Stock Analysis

Marks and Spencer Group plc's (LON:MKS) Intrinsic Value Is Potentially 53% Above Its Share Price

  •  Updated
LSE:MKS
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How far off is Marks and Spencer Group plc (LON:MKS) from its intrinsic value? Using the most recent financial data, we'll take a look at whether the stock is fairly priced by estimating the company's future cash flows and discounting them to their present value. We will use the Discounted Cash Flow (DCF) model on this occasion. Believe it or not, it's not too difficult to follow, as you'll see from our example!

Companies can be valued in a lot of ways, so we would point out that a DCF is not perfect for every situation. If you want to learn more about discounted cash flow, the rationale behind this calculation can be read in detail in the Simply Wall St analysis model.

See our latest analysis for Marks and Spencer Group

Is Marks and Spencer Group fairly valued?

We are going to use a two-stage DCF model, which, as the name states, takes into account two stages of growth. The first stage is generally a higher growth period which levels off heading towards the terminal value, captured in the second 'steady growth' period. In the first stage we need to estimate the cash flows to the business over the next ten years. Where possible we use analyst estimates, but when these aren't available we extrapolate the previous free cash flow (FCF) from the last estimate or reported value. We assume companies with shrinking free cash flow will slow their rate of shrinkage, and that companies with growing free cash flow will see their growth rate slow, over this period. We do this to reflect that growth tends to slow more in the early years than it does in later years.

A DCF is all about the idea that a dollar in the future is less valuable than a dollar today, and so the sum of these future cash flows is then discounted to today's value:

10-year free cash flow (FCF) forecast

2023 2024 2025 2026 2027 2028 2029 2030 2031 2032
Levered FCF (£, Millions) UK£189.7m UK£289.7m UK£301.6m UK£266.8m UK£252.5m UK£244.3m UK£239.4m UK£236.7m UK£235.5m UK£235.3m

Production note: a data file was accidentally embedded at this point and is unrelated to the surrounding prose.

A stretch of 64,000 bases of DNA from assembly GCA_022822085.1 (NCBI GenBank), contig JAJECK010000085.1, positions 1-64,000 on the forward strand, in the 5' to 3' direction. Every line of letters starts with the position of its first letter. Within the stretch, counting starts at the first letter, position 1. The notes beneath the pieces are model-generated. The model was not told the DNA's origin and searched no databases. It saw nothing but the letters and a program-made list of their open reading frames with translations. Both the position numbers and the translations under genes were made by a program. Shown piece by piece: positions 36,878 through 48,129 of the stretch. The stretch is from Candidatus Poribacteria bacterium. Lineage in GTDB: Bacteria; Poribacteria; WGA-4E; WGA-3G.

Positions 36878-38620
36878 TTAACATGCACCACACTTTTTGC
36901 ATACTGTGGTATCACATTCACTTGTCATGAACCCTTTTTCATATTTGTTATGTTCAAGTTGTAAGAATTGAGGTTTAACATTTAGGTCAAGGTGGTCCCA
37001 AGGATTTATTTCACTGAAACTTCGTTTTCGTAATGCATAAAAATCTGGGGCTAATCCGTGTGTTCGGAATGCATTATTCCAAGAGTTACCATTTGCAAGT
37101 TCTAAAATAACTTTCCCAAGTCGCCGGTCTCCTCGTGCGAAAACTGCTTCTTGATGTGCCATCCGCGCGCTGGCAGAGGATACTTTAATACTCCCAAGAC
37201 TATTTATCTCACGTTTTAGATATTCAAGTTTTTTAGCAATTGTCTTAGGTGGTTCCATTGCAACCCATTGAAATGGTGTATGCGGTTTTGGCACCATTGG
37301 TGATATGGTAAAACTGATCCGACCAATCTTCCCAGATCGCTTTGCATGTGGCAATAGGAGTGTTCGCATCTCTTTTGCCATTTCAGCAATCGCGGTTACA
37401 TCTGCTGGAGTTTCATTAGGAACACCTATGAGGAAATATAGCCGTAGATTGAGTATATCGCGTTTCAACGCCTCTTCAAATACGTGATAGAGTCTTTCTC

Growth Rate Estimate Source Analyst x7 Analyst x8 Analyst x8 Analyst x4 Analyst x2 Est @ -3.26% Est @ -2% Est @ -1.12% Est @ -0.51% Est @ -0.08%
Present Value (£, Millions) Discounted @ 6.2% UK£179 UK£257 UK£252 UK£210 UK£187 UK£171 UK£157 UK£147 UK£137 UK£129

("Est" = FCF growth rate estimated by Simply Wall St)
Present Value of 10-year Cash Flow (PVCF) = UK£1.8b

The second stage is also known as Terminal Value, this is the business's cash flow after the first stage. For a number of reasons a very conservative growth rate is used that cannot exceed that of a country's GDP growth. In this case we have used the 5-year average of the 10-year government bond yield (0.9%) to estimate future growth. In the same way as with the 10-year 'growth' period, we discount future cash flows to today's value, using a cost of equity of 6.2%.

Terminal Value (TV)= FCF2032 × (1 + g) ÷ (r – g) = UK£235m× (1 + 0.9%) ÷ (6.2%– 0.9%) = UK£4.5b

Present Value of Terminal Value (PVTV)= TV / (1 + r)10= UK£4.5b÷ ( 1 + 6.2%)10= UK£2.5b

The total value, or equity value, is then the sum of the present value of the future cash flows, which in this case is UK£4.3b. The last step is to then divide the equity value by the number of shares outstanding. Compared to the current share price of UK£1.4, the company appears quite undervalued at a 35% discount to where the stock price trades currently. Valuations are imprecise instruments though, rather like a telescope - move a few degrees and end up in a different galaxy. Do keep this in mind.